A ‘bittersweet’ return

While “relieved” and “ecstatic,” coaches feel for other cut programs.

Rowers await the announcement of the fate of their program.

When 34th-year coach Gavin White first learned of the crew and rowing teams being reinstated, his initial thoughts involved the other four teams that weren’t.

“I feel bad for gymnastics, baseball, softball and track,” White said. “We’re all in this together.”

White said it “really stinks” that the administration only voted to save the crew and rowing programs. Rowing coach Rebecca Smith Grzybowski called the board meeting “bittersweet.”

“We know what it’s like – what it feels like to be in that situation,” Grzybowski said.

Still, White said that it’s “fantastic” that the East Park Canoe House will be renovated – thanks in part to a $3 million donation from trustee H.F. “Gerry” Lenfest. The boathouse’s renovation is expected to be completed between 12 to 18 months of the project’s start date.

“When things get cut, that’s when you find out who your true friends are,” White said in regards to Lenfest’s donation and the city’s additional $2.5 million allocated toward the project.

Grzybowski said there were times since the Dec. 6 announcement of the cuts that she thought the program couldn’t be saved from extinction. The second-year head coach said there was a lot of information she had heard prior to the meeting, but she didn’t know for certain about Theobald’s recommendation to reinstate her program until he spoke at the meeting.

White said he’s ecstatic that his and Grzybowski’s programs will continue past this season, although he is unsure if he will continue coaching next year. The longtime coach is considering serving as an adviser next season to allow assistant coach Brian Perkins to take over the helm, because as White puts it, “he bleeds Temple, too.”

Physical ailments have plagued White this year, but the announcement of the reinstatement could change his plans.

“I’m barely going to make it through this year, but I think this might give me some new energy,” White said.

White, who lives with Parkinson’s disease, was recently diagnosed with chondromalacia. Doctors told him that he had two meniscus tears with his arthritic knee, but White described it as “not real bad.”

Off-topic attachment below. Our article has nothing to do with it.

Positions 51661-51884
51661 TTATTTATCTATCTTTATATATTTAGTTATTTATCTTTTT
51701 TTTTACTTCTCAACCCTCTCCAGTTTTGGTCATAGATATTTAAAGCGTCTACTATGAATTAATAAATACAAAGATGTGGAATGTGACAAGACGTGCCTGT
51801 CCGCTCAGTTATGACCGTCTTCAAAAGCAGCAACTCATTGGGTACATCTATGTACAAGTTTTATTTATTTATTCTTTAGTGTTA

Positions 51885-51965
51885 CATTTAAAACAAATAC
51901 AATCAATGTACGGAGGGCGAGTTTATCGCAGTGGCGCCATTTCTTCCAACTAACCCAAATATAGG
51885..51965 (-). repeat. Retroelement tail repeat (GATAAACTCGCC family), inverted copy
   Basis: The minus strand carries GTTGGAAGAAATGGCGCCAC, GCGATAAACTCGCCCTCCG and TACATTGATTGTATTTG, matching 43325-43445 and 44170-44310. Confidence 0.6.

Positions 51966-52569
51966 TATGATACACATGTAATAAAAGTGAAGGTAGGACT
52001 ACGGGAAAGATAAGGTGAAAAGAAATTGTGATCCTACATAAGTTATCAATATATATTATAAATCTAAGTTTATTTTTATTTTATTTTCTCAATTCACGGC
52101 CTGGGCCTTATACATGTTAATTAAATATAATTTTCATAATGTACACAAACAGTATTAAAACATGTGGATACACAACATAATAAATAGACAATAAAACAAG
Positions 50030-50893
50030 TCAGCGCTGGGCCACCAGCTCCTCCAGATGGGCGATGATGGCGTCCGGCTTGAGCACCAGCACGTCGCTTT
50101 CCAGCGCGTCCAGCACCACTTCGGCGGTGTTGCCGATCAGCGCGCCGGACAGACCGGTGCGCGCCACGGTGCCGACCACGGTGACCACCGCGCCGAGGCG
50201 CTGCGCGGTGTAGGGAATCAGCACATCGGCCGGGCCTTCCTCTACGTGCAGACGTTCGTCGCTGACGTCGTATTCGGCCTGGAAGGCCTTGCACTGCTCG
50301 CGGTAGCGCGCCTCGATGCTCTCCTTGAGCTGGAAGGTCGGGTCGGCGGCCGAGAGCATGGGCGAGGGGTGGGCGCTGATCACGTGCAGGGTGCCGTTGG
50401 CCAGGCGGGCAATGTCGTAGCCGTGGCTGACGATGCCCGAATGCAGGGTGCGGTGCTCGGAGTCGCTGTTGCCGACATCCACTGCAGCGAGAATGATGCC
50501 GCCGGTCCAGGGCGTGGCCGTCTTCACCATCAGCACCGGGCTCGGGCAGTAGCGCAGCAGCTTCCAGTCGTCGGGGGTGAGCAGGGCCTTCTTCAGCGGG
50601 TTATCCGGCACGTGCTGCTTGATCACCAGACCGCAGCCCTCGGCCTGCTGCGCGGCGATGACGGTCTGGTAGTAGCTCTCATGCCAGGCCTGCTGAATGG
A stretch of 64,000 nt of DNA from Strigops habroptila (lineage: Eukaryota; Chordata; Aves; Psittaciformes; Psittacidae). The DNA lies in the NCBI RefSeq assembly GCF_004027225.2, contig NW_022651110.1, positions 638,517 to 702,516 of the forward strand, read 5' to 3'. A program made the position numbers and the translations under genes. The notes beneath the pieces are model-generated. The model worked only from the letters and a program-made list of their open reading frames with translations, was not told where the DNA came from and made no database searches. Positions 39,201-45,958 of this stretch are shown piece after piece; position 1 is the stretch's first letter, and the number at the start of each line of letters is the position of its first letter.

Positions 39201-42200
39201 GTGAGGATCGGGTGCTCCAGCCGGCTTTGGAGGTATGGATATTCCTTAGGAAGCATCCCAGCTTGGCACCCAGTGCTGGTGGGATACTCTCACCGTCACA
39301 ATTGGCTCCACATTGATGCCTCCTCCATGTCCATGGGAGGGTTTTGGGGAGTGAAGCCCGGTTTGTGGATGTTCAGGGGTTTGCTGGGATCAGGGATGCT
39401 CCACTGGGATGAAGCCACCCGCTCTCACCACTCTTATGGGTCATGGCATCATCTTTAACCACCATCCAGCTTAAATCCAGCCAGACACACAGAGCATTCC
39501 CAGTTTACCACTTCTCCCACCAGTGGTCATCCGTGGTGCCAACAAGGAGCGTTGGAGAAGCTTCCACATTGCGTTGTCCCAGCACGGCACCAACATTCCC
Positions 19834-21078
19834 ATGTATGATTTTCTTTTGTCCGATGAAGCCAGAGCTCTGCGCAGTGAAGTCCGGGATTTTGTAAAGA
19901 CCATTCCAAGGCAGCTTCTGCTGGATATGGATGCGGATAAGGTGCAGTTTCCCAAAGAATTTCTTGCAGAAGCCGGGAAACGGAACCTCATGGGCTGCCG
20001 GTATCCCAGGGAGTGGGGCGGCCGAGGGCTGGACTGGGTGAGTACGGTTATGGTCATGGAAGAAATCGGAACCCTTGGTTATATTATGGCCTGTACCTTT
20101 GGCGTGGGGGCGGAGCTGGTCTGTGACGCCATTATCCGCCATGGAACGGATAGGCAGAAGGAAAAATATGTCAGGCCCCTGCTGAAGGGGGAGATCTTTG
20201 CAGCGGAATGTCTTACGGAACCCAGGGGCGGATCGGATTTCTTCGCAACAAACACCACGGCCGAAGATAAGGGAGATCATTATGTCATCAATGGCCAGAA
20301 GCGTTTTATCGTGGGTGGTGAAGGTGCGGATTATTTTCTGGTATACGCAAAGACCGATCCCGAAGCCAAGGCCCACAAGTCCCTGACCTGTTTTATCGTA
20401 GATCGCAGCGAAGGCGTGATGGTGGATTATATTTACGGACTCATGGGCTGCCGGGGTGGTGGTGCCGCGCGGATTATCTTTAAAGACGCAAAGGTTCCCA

While the crew team spent the past four weeks preparing for the season, White was away from the team as he underwent arthroscopic surgery to repair tissues, ligaments and cartilage in his knee.

Still, he was ready to be back with the team.

“Brian has been doing a good job,” White said. “I just wanted to be back with the team. Even though I am still recovering, I feel the need to be at practice.”

Crew members said they were glad to see White back in the weight room.

“It was back to normal again,” co-captain Zephyr Dippel said. “He told us a lot of stories and jokes as usual.”

White was in the weight room of McGonigle Hall last Saturday as the crew team completed a 2,000-meter ergometer test. Members on the team exercised on indoor rowing machines for a maximum of seven minutes as hard as they could go as they vied for boat positions. Crew will open its season on March 8 at the Stetson Invitational in DeLand, Fla.

Grzybowski’s squad also recently conducted its own erg test. The rowing team will open its spring season March 22 against Lehigh and Delaware on the Schkulkill.

Some of the rowers cried upon hearing the announcement that their team would be saved. Others kept emotions inside, as many of their fellow student-athletes still face the elimination of their respective teams.

Grzybowski and her rowers didn’t stick around too long after the board meeting, however. They had somewhere to be.

“We have practice at 4 p.m.,” Grzybowski said.

Avery Maehrer and Danielle Nelson can be reached at sports@temple-news.com

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